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Thermal sensitivity of the photosynthetic apparatus of Quercus rubra along a rural to urban transect

Macias, Miguel F.

Rapid urbanization has caused serious adverse environmental impacts across the globe, including increased emissions of carbon dioxide from burning of fossil fuels, reduced natural vegetation, and loss in biodiversity. Urbanization also affects plant photosynthesis and growth. It is of great importance to understand the direct and indirect impact of urbanization on plants as plants are the major sink of atmospheric CO2. In the present study, chlorophyll fluorescence was used to examine the effects of urbanization on the thermal tolerance of photosynthesis of Quercus rubra L., red oak, growing along an urban to rural transect in New York State. The study assessed the yield of chlorophyll fluorescence (Fv/Fm) of red oak under rapidly increasing heat stress, and quantified the critical temperature (Tcrit) at which photosystem II (PSII) protein complex efficiency degrades. The Tcrit was greatest at Lamont–Doherty, a suburban area, followed by rural Black Rock Forest, urban Central Park, and remote Ashokan Reservoir. These patterns indicated that thermotolerance was enhanced in the suburban area, whereas it was decreased in the urban area compared to the remote and rural areas. The effect of temperature alone on maximal PSII efficiency of light capture (Fv/Fm) was less evident, suggesting that the Fv/Fm might be influenced by an interaction of multiple factors, such as temperature, light, CO2 concentration, and nutrient availability. In addition, applying a single regression analysis on combined measurement data from different months, where different environmental factors could be operating, may limit the accurate estimation of Fv/Fm. Although further experimental investigations are needed in order to understand the impact of urbanization on Fv/Fm, the present study contributes toward a better understanding of the effect of urbanization on photosynthesis.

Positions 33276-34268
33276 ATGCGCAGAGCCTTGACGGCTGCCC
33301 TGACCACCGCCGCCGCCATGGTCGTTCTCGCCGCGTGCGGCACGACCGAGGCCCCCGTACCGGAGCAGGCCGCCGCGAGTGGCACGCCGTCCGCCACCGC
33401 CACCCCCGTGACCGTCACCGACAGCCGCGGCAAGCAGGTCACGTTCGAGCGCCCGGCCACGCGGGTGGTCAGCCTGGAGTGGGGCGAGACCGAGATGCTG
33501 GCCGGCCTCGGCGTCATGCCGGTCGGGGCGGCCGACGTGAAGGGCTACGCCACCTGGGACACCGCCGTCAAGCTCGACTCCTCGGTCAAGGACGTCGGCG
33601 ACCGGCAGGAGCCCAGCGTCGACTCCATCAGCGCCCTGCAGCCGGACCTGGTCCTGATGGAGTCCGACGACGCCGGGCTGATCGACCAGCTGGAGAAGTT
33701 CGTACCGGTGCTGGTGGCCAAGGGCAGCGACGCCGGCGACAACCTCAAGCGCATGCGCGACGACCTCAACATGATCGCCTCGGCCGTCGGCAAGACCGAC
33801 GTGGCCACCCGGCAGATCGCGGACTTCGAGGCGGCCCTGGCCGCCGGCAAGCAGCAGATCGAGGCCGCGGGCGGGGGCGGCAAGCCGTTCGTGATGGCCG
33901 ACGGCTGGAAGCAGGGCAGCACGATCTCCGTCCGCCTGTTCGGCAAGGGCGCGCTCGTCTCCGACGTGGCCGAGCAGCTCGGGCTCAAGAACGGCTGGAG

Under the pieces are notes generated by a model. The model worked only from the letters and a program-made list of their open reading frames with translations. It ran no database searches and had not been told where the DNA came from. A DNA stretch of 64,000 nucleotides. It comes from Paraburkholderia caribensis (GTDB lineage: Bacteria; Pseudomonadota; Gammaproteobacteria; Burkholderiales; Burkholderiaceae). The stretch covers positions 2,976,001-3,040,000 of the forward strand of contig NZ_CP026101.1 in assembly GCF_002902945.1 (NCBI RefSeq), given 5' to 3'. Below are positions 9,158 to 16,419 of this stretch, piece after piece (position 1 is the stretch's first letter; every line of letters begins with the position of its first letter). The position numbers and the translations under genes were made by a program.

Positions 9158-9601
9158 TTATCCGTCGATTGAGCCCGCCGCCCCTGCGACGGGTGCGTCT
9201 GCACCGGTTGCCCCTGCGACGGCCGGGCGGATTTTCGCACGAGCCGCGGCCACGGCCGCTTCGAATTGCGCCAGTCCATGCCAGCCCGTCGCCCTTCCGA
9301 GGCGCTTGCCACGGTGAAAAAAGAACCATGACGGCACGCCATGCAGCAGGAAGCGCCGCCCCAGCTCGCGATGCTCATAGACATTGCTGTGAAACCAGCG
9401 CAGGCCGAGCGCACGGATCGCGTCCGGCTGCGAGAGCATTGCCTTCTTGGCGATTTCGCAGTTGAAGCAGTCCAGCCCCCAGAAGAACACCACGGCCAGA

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More About This Work

Academic Units
Ecology, Evolution, and Environmental Biology
Thesis Advisors
Griffin, Kevin L.
Degree
B.A., Columbia University
Published Here
April 6, 2015